4. #4
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    Quote Originally Posted by thelittlecheese View Post
    I say if you really want to make a difference, the parents are going to have to be your focus. I don't know if there is research, but I would bet my whole next paycheck that 9 out of 10 cases where students aren't making it in school, you'll find parents who don't give a crap at home or are just plain bad/dysfunctional parents (mostly likely fatherless homes as well). If you want to make a difference in education, ironically you likely will get more bang for your buck by setting up household/lifeskills training/education for the parent(s). Where you send out councilors to the children's homes to establish the condition of the environment/neighborhood and culture. Have the councilor offer the parents a voluntary life coach to visit a few times a week for 3 hours or so in the evening to help the family establish good habits for study. Also, setup voluntary after-school study programs for students who's parents who go for the life skills training.

    Bottom line is that we don't have an education problem. We have a culture problem in America.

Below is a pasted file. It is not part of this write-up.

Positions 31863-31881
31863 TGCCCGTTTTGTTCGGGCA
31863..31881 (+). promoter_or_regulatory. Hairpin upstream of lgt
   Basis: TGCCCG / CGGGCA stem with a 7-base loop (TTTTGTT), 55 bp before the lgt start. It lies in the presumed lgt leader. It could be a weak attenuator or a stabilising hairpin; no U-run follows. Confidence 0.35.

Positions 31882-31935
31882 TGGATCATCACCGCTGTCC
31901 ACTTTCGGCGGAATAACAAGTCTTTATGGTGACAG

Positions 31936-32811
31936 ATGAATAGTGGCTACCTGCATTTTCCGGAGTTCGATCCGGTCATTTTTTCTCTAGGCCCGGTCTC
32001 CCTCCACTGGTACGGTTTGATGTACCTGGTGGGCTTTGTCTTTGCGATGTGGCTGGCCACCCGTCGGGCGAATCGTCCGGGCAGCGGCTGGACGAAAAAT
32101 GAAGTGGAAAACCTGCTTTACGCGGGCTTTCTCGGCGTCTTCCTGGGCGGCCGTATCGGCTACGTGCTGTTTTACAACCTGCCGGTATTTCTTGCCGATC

To do that which you speak is a "cost fail*". Few make big bucks from doing that. So, lets continue to testing them firing teachers and closing schools. It's a lot cheaper and there's money to be made.




    *The last school I worked at does have a program similar too, but not as extensive as the one you speak of. I can't say it was an immediate success, as there was a lot of turnover in the counselors. Over time, with a more stable, established program, i could see some benefit that could translate to classroom and life success. But we're a Race to the top State; the program got cut last year. The tried to reassign some of those responsibilities on the teachers (volunteer basis, with pay) but even that is a lot to ask. The home visits can't happen during the day and the teachers have families of their own.